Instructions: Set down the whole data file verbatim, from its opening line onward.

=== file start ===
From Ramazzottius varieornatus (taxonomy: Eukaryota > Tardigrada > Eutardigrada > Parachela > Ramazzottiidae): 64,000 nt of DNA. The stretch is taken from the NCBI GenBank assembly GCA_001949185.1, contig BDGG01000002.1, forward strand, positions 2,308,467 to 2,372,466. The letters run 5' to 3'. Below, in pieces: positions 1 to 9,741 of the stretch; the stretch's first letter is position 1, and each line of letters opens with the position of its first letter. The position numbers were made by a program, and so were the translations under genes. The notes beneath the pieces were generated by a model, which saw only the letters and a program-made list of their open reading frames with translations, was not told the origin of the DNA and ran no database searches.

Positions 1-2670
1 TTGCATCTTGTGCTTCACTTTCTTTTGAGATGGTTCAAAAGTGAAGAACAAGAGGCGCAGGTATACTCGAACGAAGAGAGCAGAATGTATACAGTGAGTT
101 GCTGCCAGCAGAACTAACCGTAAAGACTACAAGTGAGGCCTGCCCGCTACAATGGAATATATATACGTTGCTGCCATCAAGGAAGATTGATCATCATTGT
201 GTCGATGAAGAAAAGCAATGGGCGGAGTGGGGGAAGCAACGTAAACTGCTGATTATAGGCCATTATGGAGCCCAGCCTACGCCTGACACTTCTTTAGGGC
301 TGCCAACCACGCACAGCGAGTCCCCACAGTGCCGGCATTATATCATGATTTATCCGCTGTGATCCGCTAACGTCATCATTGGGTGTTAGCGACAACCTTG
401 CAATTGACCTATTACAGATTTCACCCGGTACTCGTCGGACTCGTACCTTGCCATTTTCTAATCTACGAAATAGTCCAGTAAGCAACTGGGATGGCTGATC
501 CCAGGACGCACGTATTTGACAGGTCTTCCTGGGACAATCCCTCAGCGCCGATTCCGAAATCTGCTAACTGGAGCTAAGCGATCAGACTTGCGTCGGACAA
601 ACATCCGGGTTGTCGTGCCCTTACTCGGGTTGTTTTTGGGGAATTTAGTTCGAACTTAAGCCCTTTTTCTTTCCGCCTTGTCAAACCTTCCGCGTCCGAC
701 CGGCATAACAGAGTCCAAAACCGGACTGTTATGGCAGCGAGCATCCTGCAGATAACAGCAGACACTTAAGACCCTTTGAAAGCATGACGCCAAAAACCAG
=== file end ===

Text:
From Ramazzottius varieornatus (taxonomy: Eukaryota > Tardigrada > Eutardigrada > Parachela > Ramazzottiidae): 64,000 nt of DNA. The stretch is taken from the NCBI GenBank assembly GCA_001949185.1, contig BDGG01000002.1, forward strand, positions 2,308,467 to 2,372,466. The letters run 5' to 3'. Below, in pieces: positions 1 to 9,741 of the stretch; the stretch's first letter is position 1, and each line of letters opens with the position of its first letter. The position numbers were made by a program, and so were the translations under genes. The notes beneath the pieces were generated by a model, which saw only the letters and a program-made list of their open reading frames with translations, was not told the origin of the DNA and ran no database searches.

Positions 1-2670
1 TTGCATCTTGTGCTTCACTTTCTTTTGAGATGGTTCAAAAGTGAAGAACAAGAGGCGCAGGTATACTCGAACGAAGAGAGCAGAATGTATACAGTGAGTT
101 GCTGCCAGCAGAACTAACCGTAAAGACTACAAGTGAGGCCTGCCCGCTACAATGGAATATATATACGTTGCTGCCATCAAGGAAGATTGATCATCATTGT
201 GTCGATGAAGAAAAGCAATGGGCGGAGTGGGGGAAGCAACGTAAACTGCTGATTATAGGCCATTATGGAGCCCAGCCTACGCCTGACACTTCTTTAGGGC
301 TGCCAACCACGCACAGCGAGTCCCCACAGTGCCGGCATTATATCATGATTTATCCGCTGTGATCCGCTAACGTCATCATTGGGTGTTAGCGACAACCTTG
401 CAATTGACCTATTACAGATTTCACCCGGTACTCGTCGGACTCGTACCTTGCCATTTTCTAATCTACGAAATAGTCCAGTAAGCAACTGGGATGGCTGATC
501 CCAGGACGCACGTATTTGACAGGTCTTCCTGGGACAATCCCTCAGCGCCGATTCCGAAATCTGCTAACTGGAGCTAAGCGATCAGACTTGCGTCGGACAA
601 ACATCCGGGTTGTCGTGCCCTTACTCGGGTTGTTTTTGGGGAATTTAGTTCGAACTTAAGCCCTTTTTCTTTCCGCCTTGTCAAACCTTCCGCGTCCGAC
701 CGGCATAACAGAGTCCAAAACCGGACTGTTATGGCAGCGAGCATCCTGCAGATAACAGCAGACACTTAAGACCCTTTGAAAGCATGACGCCAAAAACCAG